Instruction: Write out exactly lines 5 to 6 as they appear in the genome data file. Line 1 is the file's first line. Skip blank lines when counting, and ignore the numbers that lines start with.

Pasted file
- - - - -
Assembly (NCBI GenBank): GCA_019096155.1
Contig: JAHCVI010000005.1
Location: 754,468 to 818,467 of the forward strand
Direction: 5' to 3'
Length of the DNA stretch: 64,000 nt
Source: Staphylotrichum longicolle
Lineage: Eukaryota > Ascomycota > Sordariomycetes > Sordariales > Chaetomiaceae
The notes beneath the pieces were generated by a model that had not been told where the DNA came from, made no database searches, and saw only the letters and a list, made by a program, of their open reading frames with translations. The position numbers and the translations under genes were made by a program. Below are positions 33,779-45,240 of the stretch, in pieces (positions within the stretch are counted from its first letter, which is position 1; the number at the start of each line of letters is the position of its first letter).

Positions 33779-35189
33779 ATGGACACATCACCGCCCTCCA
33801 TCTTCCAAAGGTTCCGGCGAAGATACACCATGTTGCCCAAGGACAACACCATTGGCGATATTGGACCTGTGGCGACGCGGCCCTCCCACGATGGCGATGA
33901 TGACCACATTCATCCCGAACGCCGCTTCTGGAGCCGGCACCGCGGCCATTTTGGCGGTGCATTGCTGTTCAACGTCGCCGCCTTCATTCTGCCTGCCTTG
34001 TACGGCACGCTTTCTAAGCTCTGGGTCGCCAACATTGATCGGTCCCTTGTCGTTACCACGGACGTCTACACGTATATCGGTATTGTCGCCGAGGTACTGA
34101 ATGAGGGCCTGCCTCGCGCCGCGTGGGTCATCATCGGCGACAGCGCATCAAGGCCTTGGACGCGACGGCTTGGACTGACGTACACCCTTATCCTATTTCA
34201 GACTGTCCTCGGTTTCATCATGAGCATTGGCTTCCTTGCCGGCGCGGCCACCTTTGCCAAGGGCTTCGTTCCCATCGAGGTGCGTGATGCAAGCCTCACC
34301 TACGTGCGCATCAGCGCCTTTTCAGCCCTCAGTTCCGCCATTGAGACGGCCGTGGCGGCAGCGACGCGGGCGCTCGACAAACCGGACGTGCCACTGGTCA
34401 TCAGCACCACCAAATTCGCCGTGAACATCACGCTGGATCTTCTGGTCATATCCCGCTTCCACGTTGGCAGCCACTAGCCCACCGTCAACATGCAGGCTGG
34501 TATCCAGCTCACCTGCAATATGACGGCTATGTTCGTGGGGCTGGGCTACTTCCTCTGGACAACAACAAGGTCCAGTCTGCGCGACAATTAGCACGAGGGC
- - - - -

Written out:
Length of the DNA stretch: 64,000 nt
Source: Staphylotrichum longicolle